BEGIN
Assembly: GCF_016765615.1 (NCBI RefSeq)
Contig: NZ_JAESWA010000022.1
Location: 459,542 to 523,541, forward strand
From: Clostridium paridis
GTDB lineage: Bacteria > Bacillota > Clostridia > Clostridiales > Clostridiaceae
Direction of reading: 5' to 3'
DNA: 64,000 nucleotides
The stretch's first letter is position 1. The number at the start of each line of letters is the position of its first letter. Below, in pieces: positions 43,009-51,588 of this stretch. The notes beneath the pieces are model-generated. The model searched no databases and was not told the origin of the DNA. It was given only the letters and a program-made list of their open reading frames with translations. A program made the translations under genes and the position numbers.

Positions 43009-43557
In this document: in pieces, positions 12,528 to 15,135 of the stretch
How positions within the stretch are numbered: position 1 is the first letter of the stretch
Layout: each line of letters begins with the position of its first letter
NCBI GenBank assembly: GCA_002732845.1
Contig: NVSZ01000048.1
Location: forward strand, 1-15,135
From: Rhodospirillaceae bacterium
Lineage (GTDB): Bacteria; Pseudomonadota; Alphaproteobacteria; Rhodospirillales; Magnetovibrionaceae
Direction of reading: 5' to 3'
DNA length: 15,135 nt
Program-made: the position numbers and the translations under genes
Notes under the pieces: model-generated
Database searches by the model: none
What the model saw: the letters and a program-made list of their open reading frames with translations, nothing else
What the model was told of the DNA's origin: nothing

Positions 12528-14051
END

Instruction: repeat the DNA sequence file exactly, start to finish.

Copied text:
Assembly: GCF_016765615.1 (NCBI RefSeq)
Contig: NZ_JAESWA010000022.1
Location: 459,542 to 523,541, forward strand
From: Clostridium paridis
GTDB lineage: Bacteria > Bacillota > Clostridia > Clostridiales > Clostridiaceae
Direction of reading: 5' to 3'
DNA: 64,000 nucleotides
The stretch's first letter is position 1. The number at the start of each line of letters is the position of its first letter. Below, in pieces: positions 43,009-51,588 of this stretch. The notes beneath the pieces are model-generated. The model searched no databases and was not told the origin of the DNA. It was given only the letters and a program-made list of their open reading frames with translations. A program made the translations under genes and the position numbers.

Positions 43009-43557
In this document: in pieces, positions 12,528 to 15,135 of the stretch
How positions within the stretch are numbered: position 1 is the first letter of the stretch
Layout: each line of letters begins with the position of its first letter
NCBI GenBank assembly: GCA_002732845.1
Contig: NVSZ01000048.1
Location: forward strand, 1-15,135
From: Rhodospirillaceae bacterium
Lineage (GTDB): Bacteria; Pseudomonadota; Alphaproteobacteria; Rhodospirillales; Magnetovibrionaceae
Direction of reading: 5' to 3'
DNA length: 15,135 nt
Program-made: the position numbers and the translations under genes
Notes under the pieces: model-generated
Database searches by the model: none
What the model saw: the letters and a program-made list of their open reading frames with translations, nothing else
What the model was told of the DNA's origin: nothing

Positions 12528-14051